Anthropologists talk about shared personal values, beliefs and patterns of behaviour, a source of identity, belonging and meaning. It is transferred from one generation to another. Culture stems from the individuals in a group and helps shape relationships. The same thinking can be transferred to team culture. Teams are made up of individuals who come together from different backgrounds and cultures. When the team goes home at the end of their work shift the culture breaks up. It comes back together when they regroup in their work. The culture shifts when one person exits the team and another joins. This is where having a clear picture of the values that bind them and how they want to work together creates a shared culture roadmap.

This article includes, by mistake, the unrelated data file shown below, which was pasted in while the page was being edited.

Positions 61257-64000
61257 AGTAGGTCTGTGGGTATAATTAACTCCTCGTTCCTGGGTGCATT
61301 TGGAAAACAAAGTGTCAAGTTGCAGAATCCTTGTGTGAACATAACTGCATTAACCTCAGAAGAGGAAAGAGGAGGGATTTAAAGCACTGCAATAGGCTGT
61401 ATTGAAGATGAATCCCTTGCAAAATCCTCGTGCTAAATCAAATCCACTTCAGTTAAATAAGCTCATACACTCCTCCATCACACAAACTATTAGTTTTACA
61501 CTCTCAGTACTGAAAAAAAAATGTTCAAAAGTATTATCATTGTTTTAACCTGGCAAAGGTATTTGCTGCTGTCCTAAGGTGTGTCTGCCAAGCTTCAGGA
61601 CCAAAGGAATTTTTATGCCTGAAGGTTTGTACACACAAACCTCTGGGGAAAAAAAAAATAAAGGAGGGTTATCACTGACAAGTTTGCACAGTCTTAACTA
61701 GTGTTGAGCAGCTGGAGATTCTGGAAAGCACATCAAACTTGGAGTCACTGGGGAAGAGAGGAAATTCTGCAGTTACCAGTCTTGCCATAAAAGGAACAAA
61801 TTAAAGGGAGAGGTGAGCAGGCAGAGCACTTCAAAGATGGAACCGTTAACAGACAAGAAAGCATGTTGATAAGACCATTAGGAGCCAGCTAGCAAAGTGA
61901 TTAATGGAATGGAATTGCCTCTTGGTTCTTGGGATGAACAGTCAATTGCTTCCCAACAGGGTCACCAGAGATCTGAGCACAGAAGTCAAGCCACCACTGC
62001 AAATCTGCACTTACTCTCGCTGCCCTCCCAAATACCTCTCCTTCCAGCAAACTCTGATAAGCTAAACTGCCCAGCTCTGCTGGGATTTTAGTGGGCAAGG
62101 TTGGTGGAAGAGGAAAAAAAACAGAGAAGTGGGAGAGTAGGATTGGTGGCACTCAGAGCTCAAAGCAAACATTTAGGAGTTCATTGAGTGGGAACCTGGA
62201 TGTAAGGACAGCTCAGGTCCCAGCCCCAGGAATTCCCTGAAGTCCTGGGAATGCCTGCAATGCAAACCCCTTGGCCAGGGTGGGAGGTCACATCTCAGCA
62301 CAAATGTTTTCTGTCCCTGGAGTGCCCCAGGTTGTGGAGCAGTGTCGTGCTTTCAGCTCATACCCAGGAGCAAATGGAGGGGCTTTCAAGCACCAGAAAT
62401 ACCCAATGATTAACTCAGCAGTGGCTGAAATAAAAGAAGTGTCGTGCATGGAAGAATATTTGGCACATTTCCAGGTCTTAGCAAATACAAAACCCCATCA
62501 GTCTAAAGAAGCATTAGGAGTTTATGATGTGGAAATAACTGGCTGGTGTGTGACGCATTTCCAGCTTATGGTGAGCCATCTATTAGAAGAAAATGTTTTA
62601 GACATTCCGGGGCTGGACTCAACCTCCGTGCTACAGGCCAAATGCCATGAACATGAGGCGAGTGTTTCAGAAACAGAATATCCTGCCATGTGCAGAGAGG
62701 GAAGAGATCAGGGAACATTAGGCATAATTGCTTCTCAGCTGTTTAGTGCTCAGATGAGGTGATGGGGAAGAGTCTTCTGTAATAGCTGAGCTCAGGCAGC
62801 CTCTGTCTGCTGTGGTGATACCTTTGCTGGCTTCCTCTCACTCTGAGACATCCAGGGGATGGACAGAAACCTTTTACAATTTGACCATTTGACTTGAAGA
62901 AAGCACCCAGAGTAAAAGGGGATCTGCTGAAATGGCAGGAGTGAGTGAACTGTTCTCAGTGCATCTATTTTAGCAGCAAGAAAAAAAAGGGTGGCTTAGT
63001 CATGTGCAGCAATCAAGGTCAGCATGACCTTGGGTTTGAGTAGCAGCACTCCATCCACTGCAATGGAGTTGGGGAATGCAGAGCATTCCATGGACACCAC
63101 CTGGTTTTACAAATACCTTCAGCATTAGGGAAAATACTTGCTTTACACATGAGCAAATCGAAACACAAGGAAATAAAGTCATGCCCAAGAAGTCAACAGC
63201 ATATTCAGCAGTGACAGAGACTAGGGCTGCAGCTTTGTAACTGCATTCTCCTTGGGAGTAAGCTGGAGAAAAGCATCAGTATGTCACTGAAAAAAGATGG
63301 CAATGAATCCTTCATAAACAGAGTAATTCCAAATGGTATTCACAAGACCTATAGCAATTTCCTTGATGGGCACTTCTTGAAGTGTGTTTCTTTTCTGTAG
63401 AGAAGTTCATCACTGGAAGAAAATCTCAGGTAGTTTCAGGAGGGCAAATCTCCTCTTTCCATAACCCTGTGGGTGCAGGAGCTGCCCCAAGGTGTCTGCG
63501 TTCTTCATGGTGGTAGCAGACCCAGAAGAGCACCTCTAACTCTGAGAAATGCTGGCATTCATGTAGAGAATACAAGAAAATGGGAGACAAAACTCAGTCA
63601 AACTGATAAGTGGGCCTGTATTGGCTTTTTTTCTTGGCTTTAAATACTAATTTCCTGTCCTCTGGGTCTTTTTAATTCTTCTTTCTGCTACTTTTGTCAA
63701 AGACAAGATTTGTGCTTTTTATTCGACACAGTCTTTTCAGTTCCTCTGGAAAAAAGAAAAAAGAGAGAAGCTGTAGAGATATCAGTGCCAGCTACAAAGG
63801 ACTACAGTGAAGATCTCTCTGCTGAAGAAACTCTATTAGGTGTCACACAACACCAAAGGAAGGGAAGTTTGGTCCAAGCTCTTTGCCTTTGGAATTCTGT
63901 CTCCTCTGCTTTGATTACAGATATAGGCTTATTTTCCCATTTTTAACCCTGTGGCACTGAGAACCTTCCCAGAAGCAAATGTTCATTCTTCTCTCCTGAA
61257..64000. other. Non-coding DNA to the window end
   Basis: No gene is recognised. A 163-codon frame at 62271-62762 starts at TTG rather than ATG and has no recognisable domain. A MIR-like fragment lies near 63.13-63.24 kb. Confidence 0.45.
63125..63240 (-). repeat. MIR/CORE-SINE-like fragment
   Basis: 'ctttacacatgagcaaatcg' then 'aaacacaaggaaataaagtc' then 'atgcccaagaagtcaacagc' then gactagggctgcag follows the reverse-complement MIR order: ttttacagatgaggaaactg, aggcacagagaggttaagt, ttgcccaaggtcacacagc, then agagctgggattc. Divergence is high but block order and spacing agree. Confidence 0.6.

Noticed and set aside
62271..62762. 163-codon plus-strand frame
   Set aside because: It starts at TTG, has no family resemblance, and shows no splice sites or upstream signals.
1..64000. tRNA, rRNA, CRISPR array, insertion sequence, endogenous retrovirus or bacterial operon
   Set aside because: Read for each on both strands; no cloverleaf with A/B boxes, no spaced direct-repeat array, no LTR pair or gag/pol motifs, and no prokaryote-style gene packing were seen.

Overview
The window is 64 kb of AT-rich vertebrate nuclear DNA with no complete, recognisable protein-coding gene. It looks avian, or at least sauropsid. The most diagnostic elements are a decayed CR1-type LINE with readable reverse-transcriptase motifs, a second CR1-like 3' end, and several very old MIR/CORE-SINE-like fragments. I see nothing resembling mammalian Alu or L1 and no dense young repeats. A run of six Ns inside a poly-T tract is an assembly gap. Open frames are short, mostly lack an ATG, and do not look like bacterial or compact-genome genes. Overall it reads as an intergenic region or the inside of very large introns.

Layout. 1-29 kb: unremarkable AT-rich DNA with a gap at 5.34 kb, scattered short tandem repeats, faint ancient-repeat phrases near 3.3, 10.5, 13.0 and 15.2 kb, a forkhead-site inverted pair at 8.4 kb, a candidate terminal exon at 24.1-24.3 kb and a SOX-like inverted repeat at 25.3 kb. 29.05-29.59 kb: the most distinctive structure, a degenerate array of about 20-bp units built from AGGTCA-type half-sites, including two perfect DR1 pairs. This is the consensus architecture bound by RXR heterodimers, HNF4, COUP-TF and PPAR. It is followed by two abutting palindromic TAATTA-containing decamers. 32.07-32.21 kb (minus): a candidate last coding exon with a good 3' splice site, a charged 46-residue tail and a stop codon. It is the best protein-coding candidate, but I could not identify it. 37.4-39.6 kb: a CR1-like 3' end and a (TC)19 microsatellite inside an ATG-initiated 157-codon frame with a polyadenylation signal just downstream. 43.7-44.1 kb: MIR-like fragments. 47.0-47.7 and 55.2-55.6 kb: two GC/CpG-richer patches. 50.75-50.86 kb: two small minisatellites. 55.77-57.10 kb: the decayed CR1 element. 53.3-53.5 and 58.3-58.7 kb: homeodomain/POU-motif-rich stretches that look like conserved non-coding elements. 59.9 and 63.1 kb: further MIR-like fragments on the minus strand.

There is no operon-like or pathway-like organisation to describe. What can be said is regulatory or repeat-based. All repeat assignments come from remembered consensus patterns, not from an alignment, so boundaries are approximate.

How do you re-set a team?

By working with them to identify what’s getting in the way of them working positively together and what would be better. Using future focused appreciative enquiry to paint a picture of what a positive work culture looks like for them and what they need to do differently to get there.

Positive, high performing teams have a healthy, positive work culture and climate. I’ve found that there are four key dimensions that underpin this.

Values. Positive Language. Healthy Behaviours. Positive Intention.

Values – this is about what the team values, what is important to them. They create meaning and guide the ‘how’ of how they want to work together. Values are the glue of the team.

Positive Language – intentional positive language that is supportive of people and their work “how can we improve this…. is there a better way?….. what more can we do?…. how can I help?”